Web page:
Then in the discussions with MIT, I also said, listen, it's going to be easier to get people to serve on an editorial board, it’s going to get easier people to peer review, if they think there's also a direct line to actually publishing the paper. And so, we agreed that in addition to publishing the peer reviews, we would identify papers of the ones that we peer review that we would also like to offer publication to. Now, that's kind of a weird thing in publishing because as you're well aware, authors are forbidden from submitting a manuscript to more than one journal at the same time, right? So, they're not violating that with us because they've never submitted their paper to us. But they could take their manuscript to The Lancet knowing that if The Lancet says no, they've got a guaranteed "yes" from us because we've already told them we would publish it. So, it puts authors in a different position than they have been historically.

And let me answer the other question that you asked, which is, why isn't why isn't this appropriate for everything? Well, for one, I've got to acknowledge our gratitude to the Patrick McGovern Foundation because they've given us a three-hundred-fifty-thousand-dollar grant to make this possible. This isn't free, right? In order to do this for free, you've got to have somebody who's willing to pay for it. And the second thing is that I think there are areas where the urgency that we're trying to address with COVID is more important than others, right? So, that'll be one of our criteria in terms of which papers we select . . . which manuscripts we select to peer review.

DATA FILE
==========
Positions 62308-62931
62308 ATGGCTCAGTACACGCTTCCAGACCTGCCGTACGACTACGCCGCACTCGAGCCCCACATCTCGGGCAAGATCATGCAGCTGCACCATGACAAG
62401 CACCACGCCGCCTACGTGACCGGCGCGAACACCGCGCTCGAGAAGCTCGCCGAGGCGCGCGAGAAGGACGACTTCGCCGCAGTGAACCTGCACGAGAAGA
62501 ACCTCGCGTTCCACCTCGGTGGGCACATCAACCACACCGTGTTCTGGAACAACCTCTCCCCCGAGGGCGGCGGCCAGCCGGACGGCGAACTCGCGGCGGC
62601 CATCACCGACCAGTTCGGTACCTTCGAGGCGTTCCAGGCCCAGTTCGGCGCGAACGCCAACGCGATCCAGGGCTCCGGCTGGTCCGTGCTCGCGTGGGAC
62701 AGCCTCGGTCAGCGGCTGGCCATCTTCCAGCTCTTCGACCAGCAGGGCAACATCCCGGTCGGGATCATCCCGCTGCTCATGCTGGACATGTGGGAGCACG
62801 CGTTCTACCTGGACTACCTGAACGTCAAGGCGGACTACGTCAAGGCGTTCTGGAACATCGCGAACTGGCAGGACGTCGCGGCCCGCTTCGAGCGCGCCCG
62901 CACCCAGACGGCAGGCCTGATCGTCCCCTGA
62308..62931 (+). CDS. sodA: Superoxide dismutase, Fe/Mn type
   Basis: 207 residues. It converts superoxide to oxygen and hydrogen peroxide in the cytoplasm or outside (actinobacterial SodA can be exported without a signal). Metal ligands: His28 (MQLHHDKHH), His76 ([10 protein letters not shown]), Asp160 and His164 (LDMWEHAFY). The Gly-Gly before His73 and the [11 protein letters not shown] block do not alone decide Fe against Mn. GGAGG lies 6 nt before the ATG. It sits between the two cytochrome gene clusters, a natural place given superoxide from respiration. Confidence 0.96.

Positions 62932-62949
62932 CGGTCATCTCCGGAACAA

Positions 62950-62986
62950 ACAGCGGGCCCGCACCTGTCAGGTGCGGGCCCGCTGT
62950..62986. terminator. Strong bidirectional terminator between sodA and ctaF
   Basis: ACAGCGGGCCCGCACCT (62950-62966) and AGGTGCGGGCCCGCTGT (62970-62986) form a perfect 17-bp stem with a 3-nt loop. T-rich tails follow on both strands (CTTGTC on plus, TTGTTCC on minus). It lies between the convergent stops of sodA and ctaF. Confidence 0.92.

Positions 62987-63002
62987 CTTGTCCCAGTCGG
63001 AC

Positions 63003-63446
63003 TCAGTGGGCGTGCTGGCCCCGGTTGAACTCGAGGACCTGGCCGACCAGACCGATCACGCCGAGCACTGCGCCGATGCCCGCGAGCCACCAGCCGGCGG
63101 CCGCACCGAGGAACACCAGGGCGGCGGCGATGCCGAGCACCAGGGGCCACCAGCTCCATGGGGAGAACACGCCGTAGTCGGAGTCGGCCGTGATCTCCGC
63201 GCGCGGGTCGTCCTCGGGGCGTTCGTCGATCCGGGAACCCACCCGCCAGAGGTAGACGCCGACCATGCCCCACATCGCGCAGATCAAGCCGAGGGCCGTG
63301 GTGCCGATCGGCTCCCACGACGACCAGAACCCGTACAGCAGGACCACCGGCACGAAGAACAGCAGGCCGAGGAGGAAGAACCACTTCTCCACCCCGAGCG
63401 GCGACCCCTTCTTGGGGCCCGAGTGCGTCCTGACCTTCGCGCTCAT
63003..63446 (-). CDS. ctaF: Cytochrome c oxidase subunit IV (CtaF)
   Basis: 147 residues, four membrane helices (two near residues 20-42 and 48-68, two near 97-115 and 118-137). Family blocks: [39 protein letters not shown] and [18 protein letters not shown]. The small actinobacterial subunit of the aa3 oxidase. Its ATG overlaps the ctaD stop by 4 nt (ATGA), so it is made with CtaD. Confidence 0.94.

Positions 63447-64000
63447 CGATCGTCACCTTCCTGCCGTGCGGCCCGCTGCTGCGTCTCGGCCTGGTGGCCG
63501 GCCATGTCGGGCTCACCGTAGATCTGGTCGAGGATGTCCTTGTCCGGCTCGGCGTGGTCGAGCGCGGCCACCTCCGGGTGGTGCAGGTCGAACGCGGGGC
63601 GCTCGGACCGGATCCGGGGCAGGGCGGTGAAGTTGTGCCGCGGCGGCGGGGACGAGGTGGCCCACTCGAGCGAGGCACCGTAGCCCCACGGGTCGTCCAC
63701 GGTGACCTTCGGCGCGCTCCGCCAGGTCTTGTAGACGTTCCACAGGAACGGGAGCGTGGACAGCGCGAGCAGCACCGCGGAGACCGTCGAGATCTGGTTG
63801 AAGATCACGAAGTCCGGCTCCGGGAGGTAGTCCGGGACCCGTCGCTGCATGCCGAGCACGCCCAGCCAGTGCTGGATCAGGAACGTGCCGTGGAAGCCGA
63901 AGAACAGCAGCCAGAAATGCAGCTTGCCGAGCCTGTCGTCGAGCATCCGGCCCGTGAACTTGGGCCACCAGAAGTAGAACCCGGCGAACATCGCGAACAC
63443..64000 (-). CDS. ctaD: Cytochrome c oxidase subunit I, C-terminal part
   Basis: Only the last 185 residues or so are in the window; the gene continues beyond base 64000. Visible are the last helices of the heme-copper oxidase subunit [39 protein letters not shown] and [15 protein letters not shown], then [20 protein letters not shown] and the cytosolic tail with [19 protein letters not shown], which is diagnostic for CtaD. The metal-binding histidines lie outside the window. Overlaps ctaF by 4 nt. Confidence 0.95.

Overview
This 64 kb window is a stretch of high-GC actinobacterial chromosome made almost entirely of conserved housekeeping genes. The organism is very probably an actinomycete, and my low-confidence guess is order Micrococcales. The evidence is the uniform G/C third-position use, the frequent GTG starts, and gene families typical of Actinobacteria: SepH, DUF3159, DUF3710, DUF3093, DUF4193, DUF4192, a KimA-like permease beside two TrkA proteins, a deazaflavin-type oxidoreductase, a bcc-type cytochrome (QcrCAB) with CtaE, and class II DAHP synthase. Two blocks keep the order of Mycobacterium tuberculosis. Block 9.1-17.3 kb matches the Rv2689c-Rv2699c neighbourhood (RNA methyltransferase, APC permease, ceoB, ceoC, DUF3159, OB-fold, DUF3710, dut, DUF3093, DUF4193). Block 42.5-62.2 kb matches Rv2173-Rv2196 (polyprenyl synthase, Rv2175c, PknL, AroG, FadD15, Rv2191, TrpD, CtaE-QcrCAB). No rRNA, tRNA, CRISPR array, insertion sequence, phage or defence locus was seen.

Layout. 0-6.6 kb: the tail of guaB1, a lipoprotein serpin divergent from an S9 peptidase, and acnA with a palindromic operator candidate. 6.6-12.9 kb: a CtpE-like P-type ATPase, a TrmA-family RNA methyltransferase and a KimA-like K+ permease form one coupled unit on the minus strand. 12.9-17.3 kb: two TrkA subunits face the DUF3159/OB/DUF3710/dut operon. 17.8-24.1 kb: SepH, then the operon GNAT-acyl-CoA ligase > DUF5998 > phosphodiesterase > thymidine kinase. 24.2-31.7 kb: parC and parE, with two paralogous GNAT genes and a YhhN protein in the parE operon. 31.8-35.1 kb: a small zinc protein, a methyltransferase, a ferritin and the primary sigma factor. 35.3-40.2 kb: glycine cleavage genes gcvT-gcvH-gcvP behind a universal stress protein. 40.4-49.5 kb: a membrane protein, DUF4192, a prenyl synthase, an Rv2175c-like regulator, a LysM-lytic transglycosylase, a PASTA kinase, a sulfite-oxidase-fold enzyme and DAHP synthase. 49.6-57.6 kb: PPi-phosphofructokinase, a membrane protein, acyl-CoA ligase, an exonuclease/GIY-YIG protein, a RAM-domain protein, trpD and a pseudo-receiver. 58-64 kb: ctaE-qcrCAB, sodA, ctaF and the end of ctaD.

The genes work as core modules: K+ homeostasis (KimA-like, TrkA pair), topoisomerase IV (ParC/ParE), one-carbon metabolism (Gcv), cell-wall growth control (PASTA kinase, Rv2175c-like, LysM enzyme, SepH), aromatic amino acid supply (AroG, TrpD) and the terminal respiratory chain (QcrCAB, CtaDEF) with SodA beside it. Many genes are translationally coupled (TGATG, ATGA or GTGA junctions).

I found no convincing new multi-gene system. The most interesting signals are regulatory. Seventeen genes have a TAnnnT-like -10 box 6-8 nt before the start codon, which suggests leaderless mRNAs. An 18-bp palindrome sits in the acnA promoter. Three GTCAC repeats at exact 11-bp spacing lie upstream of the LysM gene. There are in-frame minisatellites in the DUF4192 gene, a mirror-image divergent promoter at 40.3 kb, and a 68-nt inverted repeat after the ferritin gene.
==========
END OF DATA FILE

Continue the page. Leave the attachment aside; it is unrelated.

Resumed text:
LB Now the AI part, that's also interesting.

SB Okay, let me start with your broader question of how are we going to see what we're going to review? And then AI is part of that. AI can do a couple of things for us. One is that this is this journal is all about COVID, but it's not discipline-specific, right? Most journals are discipline-specific and sometimes they're also, you know, topic-specific. Like AIDS, for example. In this case, we're topic-specific but completely discipline agnostic. So we're interested in everything from anthropology to engineering, public health, clinical medicine, sociology, you name it. If it is about COVID and it appears on a preprint server somewhere—by the way, we're being very, very inclusive of what we mean by a preprint server. It can be anywhere where something is published in advance of a peer reviewed publication, or shared in advance of a peer publication. For example, I don't think that the National Bureau of Economic Research, which posts working papers, would have characterised themselves ten years ago as a preprint server. But we're considering the equivalent of a preprint server, right? So, places like that as well. And so, which of the papers of the hundreds that come out every day will we select for publication? Well, number one, we're going to select the ones that people are already paying attention to; so if clinicians are changing their practice, if policymakers are changing their decisions, if social media is lighting up, or the mainstream press is publishing about an article that's on a preprint server, then we think it's important to either validate those results or debunk them, okay? That's one thing that will sort of push things up in priority.

The second thing we have is we're working with folks in AI at the Lawrence Berkeley National Lab who, first of all, are helping us automatically categorise manuscripts by discipline and domain. So, we know which peer reviewers and which of our editorial teams should be focusing on that manuscript. Secondly, they're identifying potential peer reviewers—peer reviewers for us because they could look and see what similar articles, even if they're not about COVID, are in the literature. And who are the well-cited, well-respected authors of those closely related articles. So that helps us focus on a shorter list of potential peer reviewers.